How to strengthen the protection of children’s rights in the digital environment?
Written by Anastasia Karagianni*
One year after the entry into force of the General Regulation on the Protection of the Personal Data of the European Union.
Some may argue that the adoption of the new regulation has contributed to the effective protection of children’s rights in the digital environment, as parental consent is required for the collection, storage, processing and dissemination of the children’s personal data in order to be able to take part in the information society.
On the other hand, others can argue that the Regulation has indeed laid some groundwork for child protection in the digital world.
However, the challenges are still many and the path for the effective enforcement and protection of the children’s rights in the digital world is long.
Firstly, one of the fundamental rights of the child, that is in need of protection in the digital environment is the right to take part in the decision and the right to be heard and to take into account the child’s opinion in the decision making process. Children, even though they are active on the Internet and in general in the digital environment, are not able to participate in the decision-making process. In other words, the child is not given the opportunity to express his / her views, desires and experiences before making the political decisions that will significantly affect his / her life.
For example, Eurochild organizes and manages an annual conference for children aged 11-16, which represents each EU Member State, and expresses its views on specific issues that are being raised.
Thus, children interact with each other, as well as with specialists and politicians who, while not taking part in the council, their opinions are taken into account in the decision making process.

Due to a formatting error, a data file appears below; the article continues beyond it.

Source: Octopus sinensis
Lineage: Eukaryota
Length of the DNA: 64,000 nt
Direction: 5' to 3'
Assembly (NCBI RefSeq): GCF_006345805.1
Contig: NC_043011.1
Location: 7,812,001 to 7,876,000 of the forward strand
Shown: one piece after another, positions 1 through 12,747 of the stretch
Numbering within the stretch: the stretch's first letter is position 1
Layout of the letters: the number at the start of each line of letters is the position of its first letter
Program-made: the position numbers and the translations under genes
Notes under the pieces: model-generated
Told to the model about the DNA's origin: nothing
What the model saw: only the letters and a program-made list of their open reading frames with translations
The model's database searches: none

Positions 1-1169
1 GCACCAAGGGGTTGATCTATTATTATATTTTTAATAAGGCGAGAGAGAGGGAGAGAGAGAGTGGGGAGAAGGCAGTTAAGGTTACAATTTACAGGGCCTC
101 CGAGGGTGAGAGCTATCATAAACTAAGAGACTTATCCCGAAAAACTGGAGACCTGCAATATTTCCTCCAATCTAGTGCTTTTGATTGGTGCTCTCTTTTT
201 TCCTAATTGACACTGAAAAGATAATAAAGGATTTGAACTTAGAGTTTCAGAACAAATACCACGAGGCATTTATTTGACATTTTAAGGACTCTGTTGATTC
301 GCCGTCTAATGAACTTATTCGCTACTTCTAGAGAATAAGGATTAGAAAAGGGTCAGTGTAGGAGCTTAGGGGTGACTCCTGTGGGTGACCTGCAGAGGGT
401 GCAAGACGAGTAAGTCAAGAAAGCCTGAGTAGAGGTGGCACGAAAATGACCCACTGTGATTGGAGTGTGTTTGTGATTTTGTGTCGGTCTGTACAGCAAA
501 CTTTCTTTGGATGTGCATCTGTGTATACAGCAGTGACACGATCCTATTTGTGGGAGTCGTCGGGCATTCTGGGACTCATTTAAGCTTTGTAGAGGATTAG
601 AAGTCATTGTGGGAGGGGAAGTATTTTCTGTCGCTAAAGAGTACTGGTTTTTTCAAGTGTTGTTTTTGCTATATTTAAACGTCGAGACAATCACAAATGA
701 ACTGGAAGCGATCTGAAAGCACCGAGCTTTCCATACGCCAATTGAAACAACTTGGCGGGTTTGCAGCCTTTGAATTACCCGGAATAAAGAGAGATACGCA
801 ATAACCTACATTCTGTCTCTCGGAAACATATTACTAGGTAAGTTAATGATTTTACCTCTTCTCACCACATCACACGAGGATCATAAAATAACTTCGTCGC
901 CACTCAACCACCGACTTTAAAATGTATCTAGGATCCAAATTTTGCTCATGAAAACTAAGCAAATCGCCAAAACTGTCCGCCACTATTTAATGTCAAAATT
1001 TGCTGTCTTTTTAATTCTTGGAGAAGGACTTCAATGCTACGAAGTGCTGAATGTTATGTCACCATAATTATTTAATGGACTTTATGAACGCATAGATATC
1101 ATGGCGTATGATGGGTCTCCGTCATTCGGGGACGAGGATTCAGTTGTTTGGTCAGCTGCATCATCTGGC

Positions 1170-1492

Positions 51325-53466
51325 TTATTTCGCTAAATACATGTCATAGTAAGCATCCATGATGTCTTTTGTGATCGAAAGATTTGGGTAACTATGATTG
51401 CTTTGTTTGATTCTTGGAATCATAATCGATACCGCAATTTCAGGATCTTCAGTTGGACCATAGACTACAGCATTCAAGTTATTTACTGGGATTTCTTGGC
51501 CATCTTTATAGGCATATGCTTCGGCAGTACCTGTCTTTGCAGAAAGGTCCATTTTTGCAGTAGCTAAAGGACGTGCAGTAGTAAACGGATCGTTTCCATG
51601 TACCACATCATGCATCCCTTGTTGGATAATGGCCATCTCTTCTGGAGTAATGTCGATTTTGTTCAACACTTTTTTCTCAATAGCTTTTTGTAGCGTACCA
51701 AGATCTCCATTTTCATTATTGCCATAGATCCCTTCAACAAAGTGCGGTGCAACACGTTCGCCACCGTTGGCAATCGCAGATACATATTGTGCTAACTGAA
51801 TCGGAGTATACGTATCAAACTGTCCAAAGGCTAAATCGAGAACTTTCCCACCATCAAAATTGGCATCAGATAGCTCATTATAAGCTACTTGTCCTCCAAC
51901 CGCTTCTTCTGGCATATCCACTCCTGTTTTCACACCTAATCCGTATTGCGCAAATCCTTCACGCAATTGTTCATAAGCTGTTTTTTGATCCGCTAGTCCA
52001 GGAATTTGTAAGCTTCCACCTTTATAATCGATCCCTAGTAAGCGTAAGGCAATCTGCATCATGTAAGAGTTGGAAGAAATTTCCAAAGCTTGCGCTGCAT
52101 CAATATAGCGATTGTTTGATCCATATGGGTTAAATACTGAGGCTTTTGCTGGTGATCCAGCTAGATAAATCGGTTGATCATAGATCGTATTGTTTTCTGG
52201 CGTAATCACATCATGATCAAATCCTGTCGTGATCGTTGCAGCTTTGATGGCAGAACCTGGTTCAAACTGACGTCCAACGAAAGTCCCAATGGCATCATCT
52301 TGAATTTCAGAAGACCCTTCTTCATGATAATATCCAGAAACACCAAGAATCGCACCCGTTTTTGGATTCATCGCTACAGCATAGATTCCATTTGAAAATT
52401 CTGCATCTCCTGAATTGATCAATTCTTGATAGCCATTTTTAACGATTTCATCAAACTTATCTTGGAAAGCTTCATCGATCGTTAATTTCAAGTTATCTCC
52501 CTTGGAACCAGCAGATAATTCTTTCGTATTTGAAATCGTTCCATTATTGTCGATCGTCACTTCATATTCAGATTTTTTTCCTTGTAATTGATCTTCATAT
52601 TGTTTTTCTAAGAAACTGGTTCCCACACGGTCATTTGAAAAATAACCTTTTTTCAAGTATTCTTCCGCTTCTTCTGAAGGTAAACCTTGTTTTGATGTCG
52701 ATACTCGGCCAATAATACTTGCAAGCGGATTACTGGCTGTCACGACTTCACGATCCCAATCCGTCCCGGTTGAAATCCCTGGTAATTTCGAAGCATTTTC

Unicef also sets up meetings and seminars, in which children can participate and interact with each other as well as with Unicef specialists. The material resulting from these meetings is used by Unicef in the political decision-making process.
Exercising the right of participation does not necessarily mean securing a seat, a “chair”, at the political conference. On the contrary, it means strengthening the active role of the child in issues that concern him/her and, consequently, his/her digital social responsibility in the democratic society.
The participation of children in political decisions also determines the degree of participation efficiently. Policy makers have to consult children, and to be genuinely willing to interact with them and actually listen carefully to their opinions.
The parent or the custodian” has to listen “to the child’s social and psychological needs in order to train/educate him/her properly.
In this way, the establishment of a friendly and open culture for interaction with the children enhances the reduction of digital literacy. More specifically, digital literacy is not only the learning of technical knowledge, but also the proper use of these skills. The parent or parental carer/custodian should listen to the child’s social and psychological needs in order to train/educate him/her properly. For example, if a child uses a fitness or weight loss application that needs biometric data, they should inform the child about the risks of violating their personal data handled by this application. Digital literacy, therefore, is not just information but also useful information.